I don't remember when I first corresponded with Deanna Chapman online, but it was probably in our college years while she was rooming with our mutual friend Zack. She began her first podcast, Missaligned, in August of 2015. I was a guest on episode 016. I don't think either of us realized at the time how large or enmeshed our podcasting careers would later become.
She carried on that first show for another 89 episodes on the Modern Vinyl network. Changes in the hosting lineup never slowed her down. She eventually ended it in April of 2018. At the time, I thought that 105 episodes in 2.5 years was one hell of a run. Heck, it's still impressive. At the time I'm writing, that's exactly the number of episodes I've published on all of my independently hosted programs combined. I digress...
She may have ended her show, but she wasn't ready to call it quits on the medium. Within a few months, she started Sport's Up with Murjani Rawls. This one only lasted 33 episodes, covering about a year of sports news and events. But the same week they called it a day, she launched what would become her biggest podcast yet.
Until I went browsing through my history of podcast appearances, I'd forgotten that I was a guest on the very first episode of Welcome To Geekdom in October of 2016. On that pilot, we talked about TV and how we watch it in a cable cutter's world. Plex was a major point of discussion. I think it set a tone of "anything goes" which carried throughout the show's run. Episodes that followed covered TV, music, movies, hobbies, sports teams, careers, apps, and so much more.
My podcasting partner Mike Comite and I started Bantha Fodder in January and Variable Bitrate aired its pilot in June. The former ran for 39 episodes before life got busy. The latter ran for 25 consecutive weeks, burning me out in a big way. And that's why I'm in such awe over Deanna. For over 6 years, she published weekly conversations with a wide variety of guests—new and returning. I believe she only ever took two breaks from the show and neither lasted longer than two months. The consistency is staggering.
My podcasting relationship with Deanna grew steadily over the years. Mike and I both appeared on her show(s) multiple times and it was the a great outlet to have. I had my own shows to talk to friends about Star Wars and the music industry, and Welcome To Geekdom for the rest. In its run of weekly episodes, I returned a total of 12 times. Topics included Apple Music, Frank Ocean, Pixar Shorts, Gravity Falls, two Alien movies, and some Star Wars topics that didn't really fit on our own show.
When I moved my podcasts from Libsyn to the newly-erected Transistor platform, I toyed with the idea of starting a network. In the end I decided I didn't want the hassle and really just wanted to support my friend's projects in smaller, more immediate ways. That meant redesigning Geekdom's artwork and pulling Deanna's show into my account. We've split rent ever since.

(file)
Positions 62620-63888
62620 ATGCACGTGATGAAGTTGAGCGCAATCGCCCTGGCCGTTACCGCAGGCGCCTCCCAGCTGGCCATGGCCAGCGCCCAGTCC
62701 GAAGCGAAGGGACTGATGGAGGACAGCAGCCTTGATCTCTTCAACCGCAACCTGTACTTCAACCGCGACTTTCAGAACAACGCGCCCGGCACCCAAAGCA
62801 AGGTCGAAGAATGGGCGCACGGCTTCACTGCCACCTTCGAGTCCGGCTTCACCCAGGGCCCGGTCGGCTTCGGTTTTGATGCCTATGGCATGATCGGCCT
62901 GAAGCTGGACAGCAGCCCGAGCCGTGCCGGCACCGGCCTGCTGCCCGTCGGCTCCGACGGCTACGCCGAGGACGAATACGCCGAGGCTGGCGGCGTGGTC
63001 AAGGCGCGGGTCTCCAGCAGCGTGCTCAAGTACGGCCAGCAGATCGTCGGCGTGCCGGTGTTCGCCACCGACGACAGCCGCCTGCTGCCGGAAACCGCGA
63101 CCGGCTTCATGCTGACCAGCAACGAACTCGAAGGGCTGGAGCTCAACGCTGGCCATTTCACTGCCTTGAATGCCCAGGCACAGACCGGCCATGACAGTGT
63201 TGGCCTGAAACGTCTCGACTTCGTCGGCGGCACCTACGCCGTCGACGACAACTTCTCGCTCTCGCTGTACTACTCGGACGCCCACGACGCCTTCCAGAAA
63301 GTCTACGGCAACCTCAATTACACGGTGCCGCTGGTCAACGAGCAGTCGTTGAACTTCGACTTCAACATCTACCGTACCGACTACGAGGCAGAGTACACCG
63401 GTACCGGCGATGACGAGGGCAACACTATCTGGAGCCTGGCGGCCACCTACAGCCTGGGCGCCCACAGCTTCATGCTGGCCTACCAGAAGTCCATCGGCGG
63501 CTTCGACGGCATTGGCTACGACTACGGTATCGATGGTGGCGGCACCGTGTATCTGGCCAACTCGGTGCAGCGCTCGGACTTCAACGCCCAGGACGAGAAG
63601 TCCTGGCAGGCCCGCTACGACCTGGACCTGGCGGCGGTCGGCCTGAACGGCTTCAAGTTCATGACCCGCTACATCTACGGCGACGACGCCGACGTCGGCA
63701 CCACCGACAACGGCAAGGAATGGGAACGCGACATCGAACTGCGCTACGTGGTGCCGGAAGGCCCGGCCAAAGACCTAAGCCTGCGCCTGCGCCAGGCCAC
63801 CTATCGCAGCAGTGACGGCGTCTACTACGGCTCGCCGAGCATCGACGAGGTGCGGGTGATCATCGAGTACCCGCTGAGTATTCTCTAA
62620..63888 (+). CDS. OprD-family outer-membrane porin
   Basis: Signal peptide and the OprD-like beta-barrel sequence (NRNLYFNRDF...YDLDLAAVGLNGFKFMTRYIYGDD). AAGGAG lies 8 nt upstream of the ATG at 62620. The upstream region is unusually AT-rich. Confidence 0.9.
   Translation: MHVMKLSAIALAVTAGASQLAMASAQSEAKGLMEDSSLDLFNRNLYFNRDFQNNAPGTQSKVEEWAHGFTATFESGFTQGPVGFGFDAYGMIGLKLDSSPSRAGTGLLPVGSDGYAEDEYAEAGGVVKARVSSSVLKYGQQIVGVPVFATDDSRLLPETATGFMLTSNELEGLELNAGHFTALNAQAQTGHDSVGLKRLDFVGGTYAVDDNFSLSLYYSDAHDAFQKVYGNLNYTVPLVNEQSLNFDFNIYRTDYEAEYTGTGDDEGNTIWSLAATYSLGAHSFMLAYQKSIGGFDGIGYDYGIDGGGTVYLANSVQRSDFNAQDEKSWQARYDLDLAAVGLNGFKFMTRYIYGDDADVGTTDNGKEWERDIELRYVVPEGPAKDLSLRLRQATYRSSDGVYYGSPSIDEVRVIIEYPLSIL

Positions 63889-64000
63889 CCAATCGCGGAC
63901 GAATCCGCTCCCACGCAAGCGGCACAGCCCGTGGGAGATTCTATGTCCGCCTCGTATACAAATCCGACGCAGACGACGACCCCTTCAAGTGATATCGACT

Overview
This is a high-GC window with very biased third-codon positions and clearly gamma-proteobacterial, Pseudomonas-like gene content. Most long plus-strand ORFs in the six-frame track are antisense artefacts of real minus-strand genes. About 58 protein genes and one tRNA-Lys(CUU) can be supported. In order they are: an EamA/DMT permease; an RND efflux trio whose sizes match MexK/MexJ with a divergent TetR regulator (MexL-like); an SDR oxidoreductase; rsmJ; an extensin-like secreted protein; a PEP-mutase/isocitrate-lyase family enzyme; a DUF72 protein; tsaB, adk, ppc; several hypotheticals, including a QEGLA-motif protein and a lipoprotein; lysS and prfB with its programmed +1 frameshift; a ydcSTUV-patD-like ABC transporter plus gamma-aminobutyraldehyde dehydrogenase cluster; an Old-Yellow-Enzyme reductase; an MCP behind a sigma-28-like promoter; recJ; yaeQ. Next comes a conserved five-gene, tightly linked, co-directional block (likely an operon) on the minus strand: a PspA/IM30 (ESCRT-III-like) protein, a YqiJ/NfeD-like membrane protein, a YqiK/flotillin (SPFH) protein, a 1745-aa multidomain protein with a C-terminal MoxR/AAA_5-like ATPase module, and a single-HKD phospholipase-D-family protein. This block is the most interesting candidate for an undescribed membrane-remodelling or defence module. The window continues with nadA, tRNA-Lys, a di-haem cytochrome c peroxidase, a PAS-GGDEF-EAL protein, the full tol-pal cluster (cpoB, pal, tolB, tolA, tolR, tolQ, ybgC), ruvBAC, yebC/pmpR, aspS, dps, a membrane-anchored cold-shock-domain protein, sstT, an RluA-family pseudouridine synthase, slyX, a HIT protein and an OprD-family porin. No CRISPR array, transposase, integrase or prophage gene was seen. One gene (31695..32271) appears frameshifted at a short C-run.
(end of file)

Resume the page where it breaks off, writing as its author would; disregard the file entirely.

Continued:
The artwork was a fun challenge. Deanna was attached to the iconography of the original, but recognized that it was too simplistic and didn't look great in smaller sizes. I came up with a more modern take on the concept and composed the above with icons designed by Oliver.
As the first guest, I was invited back for a lot of landmark episodes. Episodes 50, 100, 200, and 250 all carry my voice. Today the final episode of the podcast aired, episode 300. Mike and I were both there to help send it off in style, talking about Aliens.
While I'm sad the show has ended, I'm glad to know that the obligation of the show has left its host. Deanna is a prolific podcaster, but nobody on a schedule that rigorous can avoid the mental toll that comes with it. Historically, she's worked through the stress, pushing even harder to keep the train running—often against my advice—but as her career outside her shows has grown, so has she. I'm proud of her and agree with her decision to move on.
Welcome To Geekdom represents a remarkable accomplishment and will continue to exist as a wonderful time capsule of her friends and interests during its run. She still has Chat Sematary going, chronicling the entirety of Stephen King's bibliography and its countless adaptations. So she's not totally off mic. And, frankly, I wouldn't put it past her to start up something new in the future. For now, though, she deserves a little bit of a break. Time to enjoy some movies and TV shows without the pressure to make content about them.
🎉 Congratulations, Deanna, on 300 episodes. Thank you for continually inviting me back to rant and rave about passions and obsessions for way longer than your intended run time. It's a shame it had to end before we got around to Alien³...